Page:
Still, from where Law Dean Jeffries sat, the political pressure wasn't coming from the administration's right flank.
"There's an odd little political story here," says Jeffries. "The Republicans said that this was no problem, but I've heard no such statement from any of the Democrats."
Indeed, committee chair Senator Barbara Boxer (D-CA) never made a public statement on Cannon's nomination. The Hook inquired with Sen. Boxer's press office about her position on Cannon and the EPA audit, but heard no response at press time.
Still, according to Mike Allen, chief White House correspondent for the political insider publication Politico, it's possible that to allay the Obama administration's concerns about bad publicity Cannon withdrew.
"Sometimes, they figure it out on their own; other times, they get a tap on the shoulder," says Allen.
"Either way," Allen continues, "lots of would-be Obama dream-teamers have wound up without Administration jobs if they had issues–- legitimate or not–- that might conflict with the president's squeaky-clean approach to hiring."
While Cannon is hardly the first of Obama's nominees to be felled by the potential for scandal, he does appear to be the first whose problem has been guilt by association. Most of the president's highest-profile withdrawals have come from their own actions or inactions.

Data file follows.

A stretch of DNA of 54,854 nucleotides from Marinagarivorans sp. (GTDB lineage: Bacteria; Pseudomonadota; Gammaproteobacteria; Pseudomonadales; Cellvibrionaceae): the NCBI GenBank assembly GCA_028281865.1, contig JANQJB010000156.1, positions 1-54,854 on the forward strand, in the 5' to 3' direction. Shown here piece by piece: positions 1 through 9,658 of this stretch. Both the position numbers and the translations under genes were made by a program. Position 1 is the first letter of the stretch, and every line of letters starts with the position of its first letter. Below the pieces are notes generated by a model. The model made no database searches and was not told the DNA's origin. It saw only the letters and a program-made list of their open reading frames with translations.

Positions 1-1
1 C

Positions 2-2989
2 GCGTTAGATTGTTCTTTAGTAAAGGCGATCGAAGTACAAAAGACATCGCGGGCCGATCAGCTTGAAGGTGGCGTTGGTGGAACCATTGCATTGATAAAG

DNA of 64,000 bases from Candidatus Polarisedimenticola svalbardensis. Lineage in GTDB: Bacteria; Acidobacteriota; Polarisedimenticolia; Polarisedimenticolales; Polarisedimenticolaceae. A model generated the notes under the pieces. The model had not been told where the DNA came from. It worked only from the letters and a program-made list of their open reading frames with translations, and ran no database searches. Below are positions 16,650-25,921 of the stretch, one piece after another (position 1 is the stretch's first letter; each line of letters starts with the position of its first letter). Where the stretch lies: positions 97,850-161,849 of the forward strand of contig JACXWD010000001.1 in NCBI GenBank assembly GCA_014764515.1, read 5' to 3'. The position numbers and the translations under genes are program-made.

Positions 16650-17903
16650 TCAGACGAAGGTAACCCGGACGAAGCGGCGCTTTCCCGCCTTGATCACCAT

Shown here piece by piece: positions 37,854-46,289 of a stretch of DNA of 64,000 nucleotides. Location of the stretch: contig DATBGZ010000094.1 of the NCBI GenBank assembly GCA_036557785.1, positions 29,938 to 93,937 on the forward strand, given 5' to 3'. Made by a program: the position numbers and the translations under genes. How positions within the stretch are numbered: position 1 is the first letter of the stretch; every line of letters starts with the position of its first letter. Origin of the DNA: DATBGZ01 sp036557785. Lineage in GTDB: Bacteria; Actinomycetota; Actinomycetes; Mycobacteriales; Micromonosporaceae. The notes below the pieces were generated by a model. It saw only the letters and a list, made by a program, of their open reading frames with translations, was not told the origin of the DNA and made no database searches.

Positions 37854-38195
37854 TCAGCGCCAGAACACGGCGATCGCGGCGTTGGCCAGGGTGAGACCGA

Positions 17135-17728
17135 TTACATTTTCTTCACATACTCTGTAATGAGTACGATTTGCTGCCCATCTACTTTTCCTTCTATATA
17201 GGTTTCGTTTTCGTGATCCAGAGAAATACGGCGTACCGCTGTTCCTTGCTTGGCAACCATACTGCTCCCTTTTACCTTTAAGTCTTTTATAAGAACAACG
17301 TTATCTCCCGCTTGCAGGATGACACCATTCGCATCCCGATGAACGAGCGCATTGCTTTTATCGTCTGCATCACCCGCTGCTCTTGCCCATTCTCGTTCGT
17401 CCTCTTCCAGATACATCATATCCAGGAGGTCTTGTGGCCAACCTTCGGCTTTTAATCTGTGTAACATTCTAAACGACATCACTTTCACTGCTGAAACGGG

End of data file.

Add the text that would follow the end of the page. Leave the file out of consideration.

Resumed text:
Former Senator and Health and Human Services nominee Tom Daschle withdrew after realizing he had neglected to pay $140,000 in taxes on income he had omitted on his tax returns; New Mexico governor and Commerce nominee Bill Richardson stepped aside amid a federal probe into possible "pay-to-play" contracts in the New Mexico state government.
Still, pundit Sabato says it could be that confirmation hurdles weren't what drove Cannon's decision to bail.
"It may be," says Sabato, "that he was concerned about his name being on the blogs, in the newspapers, and on the Sunday talk shows, and before you know it, he's become a political symbol. Even if you've done nothing wrong, that could hurt your future political career."
Regardless of the rationale, Cannon's fellow UVA Law prof Richard Merrill says that based on his conversations with the would-be Administration official, the retreat was driven entirely by Cannon.